Abstract Clinical accuracy, defined as the ability to discriminate between states of health, is the fundamental property of any diagnostic test or system. It is readily expressed as clinical sensitivity and specificity, and elegantly represented by the receiver operating characteristic (ROC) curve. To demonstrate the use of ROC curves, we reexamine a study of the ability of serum lipid and apolipoprotein measures to discriminate among degrees of coronary artery disease in patients undergoing coronary angiography. ROC curve analysis reveals that none of these indexes is highly accurate, but demonstrates a modest increase in the accuracy of apolipoprotein over lipid indexes. © 1992 The American Association for Clinical Chemistry « Previous | Next Article » Table of Contents This Article Clinical Chemistry August 1992 vol. 38 no. 8 1425-1428 » Abstract PDF Services Email this article to a friend Alert me when this article is cited Alert me if a correction is posted Similar articles in this journal Similar articles in Web of Science Similar articles in PubMed Download to citation manager Responses No responses published Citing Articles Load citing article information Citing articles via Web of Science Citing articles via Google Scholar Google Scholar Articles by Zweig, M. H. Articles by Reinhart, R. A. Search for related content PubMed PubMed citation Articles by Zweig, M. H. Articles by Reinhart, R. A. Related Content Load related web page information Follow Us Clinical Chemistry Trainee Council Register Today! www.traineecouncil.org Information for Authors Submit a Manuscript Editorial Board Clinical Case Studies Clinical Chemistry Guide to Scientific Writing Journal Club Podcasts Translated Content Annual Meeting Abstracts Permissions and Reprints Advertising Copyright © 2012 by the American Association for Clinical Chemistry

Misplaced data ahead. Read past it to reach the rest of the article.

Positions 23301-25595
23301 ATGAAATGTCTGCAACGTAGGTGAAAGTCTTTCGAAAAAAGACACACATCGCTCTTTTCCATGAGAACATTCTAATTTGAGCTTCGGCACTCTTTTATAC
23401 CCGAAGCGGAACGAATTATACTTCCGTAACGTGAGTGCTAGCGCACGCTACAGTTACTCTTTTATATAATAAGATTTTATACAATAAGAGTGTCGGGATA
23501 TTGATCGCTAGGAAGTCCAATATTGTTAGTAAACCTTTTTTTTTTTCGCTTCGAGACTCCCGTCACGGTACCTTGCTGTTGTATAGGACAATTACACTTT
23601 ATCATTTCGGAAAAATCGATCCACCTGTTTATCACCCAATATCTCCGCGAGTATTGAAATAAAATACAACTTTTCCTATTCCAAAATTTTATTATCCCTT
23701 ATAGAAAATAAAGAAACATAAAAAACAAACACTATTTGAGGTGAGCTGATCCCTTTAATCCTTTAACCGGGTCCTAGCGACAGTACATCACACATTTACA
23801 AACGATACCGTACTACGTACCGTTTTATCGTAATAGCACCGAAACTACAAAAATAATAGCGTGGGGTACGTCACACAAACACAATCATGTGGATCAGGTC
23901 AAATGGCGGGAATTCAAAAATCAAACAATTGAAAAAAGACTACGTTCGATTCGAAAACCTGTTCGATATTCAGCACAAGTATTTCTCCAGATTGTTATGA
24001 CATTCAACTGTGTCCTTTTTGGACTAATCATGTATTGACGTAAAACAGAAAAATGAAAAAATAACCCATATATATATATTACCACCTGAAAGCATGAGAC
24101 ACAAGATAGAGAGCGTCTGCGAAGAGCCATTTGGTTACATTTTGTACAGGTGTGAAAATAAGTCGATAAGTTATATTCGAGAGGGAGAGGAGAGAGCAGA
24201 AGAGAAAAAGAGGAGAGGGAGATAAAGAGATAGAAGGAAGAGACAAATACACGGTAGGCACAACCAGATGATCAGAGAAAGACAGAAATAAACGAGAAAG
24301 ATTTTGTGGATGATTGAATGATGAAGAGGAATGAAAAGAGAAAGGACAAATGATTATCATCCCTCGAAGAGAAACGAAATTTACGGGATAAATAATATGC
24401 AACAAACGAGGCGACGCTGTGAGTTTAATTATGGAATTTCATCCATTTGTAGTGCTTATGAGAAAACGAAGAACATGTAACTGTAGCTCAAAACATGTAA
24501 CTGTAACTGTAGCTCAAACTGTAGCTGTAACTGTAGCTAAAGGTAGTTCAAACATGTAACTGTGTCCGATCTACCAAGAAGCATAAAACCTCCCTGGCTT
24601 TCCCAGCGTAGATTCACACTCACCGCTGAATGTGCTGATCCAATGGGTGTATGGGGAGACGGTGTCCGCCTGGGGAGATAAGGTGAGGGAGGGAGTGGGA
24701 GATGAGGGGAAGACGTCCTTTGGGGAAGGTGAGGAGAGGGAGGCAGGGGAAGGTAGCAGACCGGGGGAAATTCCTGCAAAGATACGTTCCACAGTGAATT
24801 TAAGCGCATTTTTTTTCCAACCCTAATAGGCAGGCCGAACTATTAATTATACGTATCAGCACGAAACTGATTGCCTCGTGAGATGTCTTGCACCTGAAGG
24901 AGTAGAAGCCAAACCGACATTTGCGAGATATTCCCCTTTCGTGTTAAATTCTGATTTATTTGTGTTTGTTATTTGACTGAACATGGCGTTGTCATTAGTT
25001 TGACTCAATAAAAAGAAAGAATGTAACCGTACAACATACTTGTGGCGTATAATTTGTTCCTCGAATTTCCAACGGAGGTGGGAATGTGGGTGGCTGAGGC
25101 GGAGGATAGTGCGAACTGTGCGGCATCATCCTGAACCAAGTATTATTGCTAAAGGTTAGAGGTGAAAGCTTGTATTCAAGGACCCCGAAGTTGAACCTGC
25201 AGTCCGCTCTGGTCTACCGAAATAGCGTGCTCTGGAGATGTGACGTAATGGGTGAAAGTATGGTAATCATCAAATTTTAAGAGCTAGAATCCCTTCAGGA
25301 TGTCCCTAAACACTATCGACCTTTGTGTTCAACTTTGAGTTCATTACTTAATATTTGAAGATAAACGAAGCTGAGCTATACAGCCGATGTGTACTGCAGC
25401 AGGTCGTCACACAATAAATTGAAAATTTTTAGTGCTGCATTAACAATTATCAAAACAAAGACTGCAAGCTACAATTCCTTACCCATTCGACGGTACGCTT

Clinical Chemistry – American Association for Clinical Chemistry
Published: Aug 1, 1992
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